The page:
Apart from anything else, the PwC 30-page paper provides a useful helicopter view of the east coast electricity transition situation.

This opening paragraph gives some of the flavor: “One of the challenges of markets in transition is that outcomes can be less predictable. We are seeing this in electricity markets across the globe. There are multiple drivers for this including the introduction of renewable generation (eg wind and solar), the closure of fossil fuel generators (eg coal-fired) and movements in commodity prices (eg oil, gas and coal) which are increasingly volatile. In a number of markets we are seeing dramatic and sudden impacts as a result of these drivers. The Australian electricity market is starting to see these impacts and it appears that South Australia is perhaps seeing this most acutely at this point in time. We hypothesize that South Australia is ‘the canary in the coalmine’ as there are early indications of other stresses across other Australian States and Territories.”

The next Energy Council meeting is scheduled for December and it is going to be more than a little interesting to see what has developed in five months’ time.

As the Energy Networks Association CEO, John Bradley, observes in a media statement on Friday’s meeting results: “ (It) is a step in the right direction, but the test will be on-ground outcomes. We have seen agreements before to integrate carbon policy, unlock gas supply and reform tariffs. Australia is running out of time to deliver for customers in a rapidly changing market.”

Quite so.


Many years ago – about 34 in fact – I used to think the incumbent Secretary of the Treasury in Canberra an awful cynic because of his frequent, scathing references in meetings to the “meretricious players” among the resources and energy companies lobbying the federal government. (He caused quite a stir late in his public service career when he publicly threw the same stone at some of his government’s hired advisers for sustaining ministers’ political prejudices.)

I was reminded of the “meretricious players” jibe by this week’s sudden flurry of media stories claiming to out the major energy retailers for allegedly using their market power to take a too-high proportion of end-users’ bills. (“Shocking charges of big power players revealed,” said one TV news report.)

The new fuss is based on a consultant’s report claiming that “in those parts of the NEM where retail markets have been fully opened to competition charges for retailing electricity to households have grown to be a far bigger portion of the bill than the cost of producing (what they) consume.” This is part of the ongoing argument that “Australia has the world’s most over-priced electricity” when tax is not taken in to account, an assertion that has been challenged when purchasing power is the yardstick.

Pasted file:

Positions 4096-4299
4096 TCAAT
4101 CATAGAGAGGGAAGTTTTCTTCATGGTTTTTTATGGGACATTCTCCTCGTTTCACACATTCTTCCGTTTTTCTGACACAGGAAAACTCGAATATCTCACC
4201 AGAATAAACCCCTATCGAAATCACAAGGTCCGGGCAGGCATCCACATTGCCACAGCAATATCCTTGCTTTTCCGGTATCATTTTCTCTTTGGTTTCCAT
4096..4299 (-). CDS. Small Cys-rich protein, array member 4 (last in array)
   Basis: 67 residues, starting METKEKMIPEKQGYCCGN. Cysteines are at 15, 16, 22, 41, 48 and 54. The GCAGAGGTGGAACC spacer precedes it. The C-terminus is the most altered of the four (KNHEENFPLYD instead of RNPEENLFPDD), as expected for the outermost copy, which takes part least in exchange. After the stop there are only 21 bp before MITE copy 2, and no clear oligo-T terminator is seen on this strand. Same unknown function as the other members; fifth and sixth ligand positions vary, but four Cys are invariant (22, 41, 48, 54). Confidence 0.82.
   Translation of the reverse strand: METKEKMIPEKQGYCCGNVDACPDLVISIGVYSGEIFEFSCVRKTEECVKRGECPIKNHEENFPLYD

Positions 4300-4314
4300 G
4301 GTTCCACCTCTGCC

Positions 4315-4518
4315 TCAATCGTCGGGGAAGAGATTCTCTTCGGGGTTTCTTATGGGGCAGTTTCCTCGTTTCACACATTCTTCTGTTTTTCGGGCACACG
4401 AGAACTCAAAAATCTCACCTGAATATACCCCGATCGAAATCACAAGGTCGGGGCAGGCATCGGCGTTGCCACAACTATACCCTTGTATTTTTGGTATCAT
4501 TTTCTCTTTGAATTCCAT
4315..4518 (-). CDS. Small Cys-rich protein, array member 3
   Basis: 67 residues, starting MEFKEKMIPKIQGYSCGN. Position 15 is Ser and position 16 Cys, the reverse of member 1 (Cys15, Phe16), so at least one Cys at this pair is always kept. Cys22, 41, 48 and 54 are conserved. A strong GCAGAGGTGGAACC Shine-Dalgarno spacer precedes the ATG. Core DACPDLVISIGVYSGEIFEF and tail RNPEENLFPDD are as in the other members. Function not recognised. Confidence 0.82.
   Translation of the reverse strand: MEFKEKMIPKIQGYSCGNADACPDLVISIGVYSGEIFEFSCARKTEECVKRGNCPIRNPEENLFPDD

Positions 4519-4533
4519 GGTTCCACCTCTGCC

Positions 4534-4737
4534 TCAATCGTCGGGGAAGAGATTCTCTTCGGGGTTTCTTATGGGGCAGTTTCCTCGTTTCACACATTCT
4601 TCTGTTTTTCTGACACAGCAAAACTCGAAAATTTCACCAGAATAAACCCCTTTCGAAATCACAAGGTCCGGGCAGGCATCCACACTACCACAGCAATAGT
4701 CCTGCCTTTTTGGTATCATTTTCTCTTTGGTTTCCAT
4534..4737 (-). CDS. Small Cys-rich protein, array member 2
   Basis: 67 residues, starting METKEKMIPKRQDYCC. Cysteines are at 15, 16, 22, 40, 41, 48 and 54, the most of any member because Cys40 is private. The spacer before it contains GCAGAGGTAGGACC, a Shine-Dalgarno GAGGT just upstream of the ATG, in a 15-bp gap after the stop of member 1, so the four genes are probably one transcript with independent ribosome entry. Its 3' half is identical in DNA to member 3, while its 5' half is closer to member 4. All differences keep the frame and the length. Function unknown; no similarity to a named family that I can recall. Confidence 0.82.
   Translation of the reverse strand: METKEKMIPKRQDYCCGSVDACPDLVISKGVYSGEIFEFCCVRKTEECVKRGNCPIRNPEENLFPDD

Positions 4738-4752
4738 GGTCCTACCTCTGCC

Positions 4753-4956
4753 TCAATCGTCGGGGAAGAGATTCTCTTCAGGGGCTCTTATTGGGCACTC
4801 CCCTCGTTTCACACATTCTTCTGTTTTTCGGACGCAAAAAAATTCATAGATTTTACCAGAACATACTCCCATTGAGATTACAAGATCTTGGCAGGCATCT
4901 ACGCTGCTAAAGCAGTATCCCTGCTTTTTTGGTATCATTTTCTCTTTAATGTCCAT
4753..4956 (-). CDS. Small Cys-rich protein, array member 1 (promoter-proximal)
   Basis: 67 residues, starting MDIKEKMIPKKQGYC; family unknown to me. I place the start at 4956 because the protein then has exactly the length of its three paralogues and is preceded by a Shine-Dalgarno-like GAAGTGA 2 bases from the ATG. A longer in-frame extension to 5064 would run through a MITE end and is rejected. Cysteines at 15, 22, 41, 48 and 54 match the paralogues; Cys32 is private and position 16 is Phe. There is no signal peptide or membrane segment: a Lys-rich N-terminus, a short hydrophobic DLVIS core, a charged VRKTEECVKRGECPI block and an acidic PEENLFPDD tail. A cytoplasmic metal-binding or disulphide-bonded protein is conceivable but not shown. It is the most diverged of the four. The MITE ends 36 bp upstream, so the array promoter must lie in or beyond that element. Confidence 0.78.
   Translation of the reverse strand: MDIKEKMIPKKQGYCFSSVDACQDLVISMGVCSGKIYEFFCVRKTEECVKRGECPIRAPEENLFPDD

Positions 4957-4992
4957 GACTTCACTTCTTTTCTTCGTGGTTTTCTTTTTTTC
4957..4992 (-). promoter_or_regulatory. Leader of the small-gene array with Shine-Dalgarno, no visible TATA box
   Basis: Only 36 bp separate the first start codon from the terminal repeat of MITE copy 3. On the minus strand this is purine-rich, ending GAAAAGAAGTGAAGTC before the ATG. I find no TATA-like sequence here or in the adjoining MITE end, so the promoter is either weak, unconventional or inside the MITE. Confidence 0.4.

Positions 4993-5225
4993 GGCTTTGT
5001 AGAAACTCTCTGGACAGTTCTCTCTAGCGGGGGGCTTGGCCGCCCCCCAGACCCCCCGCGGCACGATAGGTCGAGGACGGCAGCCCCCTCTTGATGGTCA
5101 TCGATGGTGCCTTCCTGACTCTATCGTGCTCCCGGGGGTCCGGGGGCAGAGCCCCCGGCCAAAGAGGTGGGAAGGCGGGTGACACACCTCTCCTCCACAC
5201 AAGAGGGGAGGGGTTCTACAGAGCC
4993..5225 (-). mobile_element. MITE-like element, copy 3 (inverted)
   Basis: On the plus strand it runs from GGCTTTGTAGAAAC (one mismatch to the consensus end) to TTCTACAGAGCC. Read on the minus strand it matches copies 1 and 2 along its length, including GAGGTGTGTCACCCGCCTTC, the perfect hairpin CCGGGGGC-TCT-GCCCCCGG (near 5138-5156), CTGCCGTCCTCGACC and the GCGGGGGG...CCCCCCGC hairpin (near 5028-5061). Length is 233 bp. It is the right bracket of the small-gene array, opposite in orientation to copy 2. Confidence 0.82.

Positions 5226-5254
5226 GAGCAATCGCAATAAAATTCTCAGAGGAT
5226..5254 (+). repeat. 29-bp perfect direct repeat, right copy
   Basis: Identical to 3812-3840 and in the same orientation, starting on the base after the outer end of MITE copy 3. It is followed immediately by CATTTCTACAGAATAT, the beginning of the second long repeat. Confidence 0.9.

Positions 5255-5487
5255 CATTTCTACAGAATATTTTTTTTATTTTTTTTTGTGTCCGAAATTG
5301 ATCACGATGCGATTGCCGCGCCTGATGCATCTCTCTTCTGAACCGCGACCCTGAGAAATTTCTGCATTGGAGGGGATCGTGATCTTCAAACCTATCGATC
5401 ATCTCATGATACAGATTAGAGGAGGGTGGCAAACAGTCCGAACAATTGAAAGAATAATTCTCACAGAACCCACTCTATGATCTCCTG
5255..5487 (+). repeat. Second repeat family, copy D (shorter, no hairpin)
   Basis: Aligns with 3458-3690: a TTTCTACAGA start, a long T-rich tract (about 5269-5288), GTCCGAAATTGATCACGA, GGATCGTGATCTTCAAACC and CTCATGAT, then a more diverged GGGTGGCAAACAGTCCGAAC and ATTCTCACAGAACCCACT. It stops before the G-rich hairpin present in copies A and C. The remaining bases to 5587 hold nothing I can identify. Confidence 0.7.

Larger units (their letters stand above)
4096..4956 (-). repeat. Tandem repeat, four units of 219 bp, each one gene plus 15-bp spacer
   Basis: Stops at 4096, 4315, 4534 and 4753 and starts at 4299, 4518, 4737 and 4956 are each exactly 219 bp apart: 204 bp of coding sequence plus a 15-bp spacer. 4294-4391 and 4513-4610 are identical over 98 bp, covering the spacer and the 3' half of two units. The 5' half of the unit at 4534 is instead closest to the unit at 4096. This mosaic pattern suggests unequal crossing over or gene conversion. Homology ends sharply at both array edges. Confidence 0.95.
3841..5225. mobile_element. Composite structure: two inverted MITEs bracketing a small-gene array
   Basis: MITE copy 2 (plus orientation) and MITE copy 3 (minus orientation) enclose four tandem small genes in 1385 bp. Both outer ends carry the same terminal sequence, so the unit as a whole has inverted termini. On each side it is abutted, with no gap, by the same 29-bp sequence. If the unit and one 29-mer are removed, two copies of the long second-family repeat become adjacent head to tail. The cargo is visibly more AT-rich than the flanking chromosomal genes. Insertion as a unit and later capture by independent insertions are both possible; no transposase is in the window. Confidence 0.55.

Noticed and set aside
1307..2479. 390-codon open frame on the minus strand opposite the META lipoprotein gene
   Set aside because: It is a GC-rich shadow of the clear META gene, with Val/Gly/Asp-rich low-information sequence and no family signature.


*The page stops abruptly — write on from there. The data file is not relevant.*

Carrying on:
The fact that the political lobbying organization commissioning the consultant’s report is running a campaign to get consumers to switch away from the “Big Three” suppliers to one that it and other environmental activists support as “the greenest retailer” and the coincidence of causing waves in the media just days before the CoAG Energy Council meeting are fuel for my cynicism, I’m afraid.

The Australian Energy Council, lobbyist for the gentailers, has riposted that electricity markets are complex and critics can cherrypick data and draw conclusions that suit them but the carry-home message from the media coverage, especially on TV, for consumers is that, yet again, they are being “ripped off.”

Hearing and reading this stuff sent me back to the Australian Energy Market Commission review of power bills for the CoAG Energy Council last December.

The AEMC told ministers then that there is significant difficulty in quantifying the retail cost segment of end-user bills and the task is “highly sensitive to assumptions.”

The commission pointed out that this component of the bill is made up, in particular, of retailer operating costs (which include billing and customer service expenses, management of bad debts and financial contracts and the costs of meeting obligations imposed by governments) plus customer acquisition and retention costs (including marketing) as well as provision for a return on investment. Some of these, it said, can be estimated but the RoI assessment requires a detailed knowledge of a company’s capital, risks, revenue and costs by jurisdiction, not information readily in the public domain.

This assessment would be “extremely difficult and costly to undertake,” the AEMC declared, “and highly sensitive to assumptions,” limiting its value.

It also pointed to a litany of reasons why RoI for retailers can vary “significantly” over time, including spending on innovation or developing and marketing higher value products.

Network and environmental costs in the final bill can be directly observed, the AEMC added, as they are passed straight on to customers but wholesale energy costs will vary considerably and factors affecting them will include whether or not a retail activity is vertically integrated with generation and how it then operates its plants to meet its load – as well as how it hedges its exposure to the spot market.

Unfortunately, caveats like these induce MEGO (“my eyes glaze over”) among journalists and politicians — if any of it is reported as background, which it has not been this time, the same would apply to the relatively few consumers who get past “gouged again” headlines and opening “shock” paragraphs of media stories.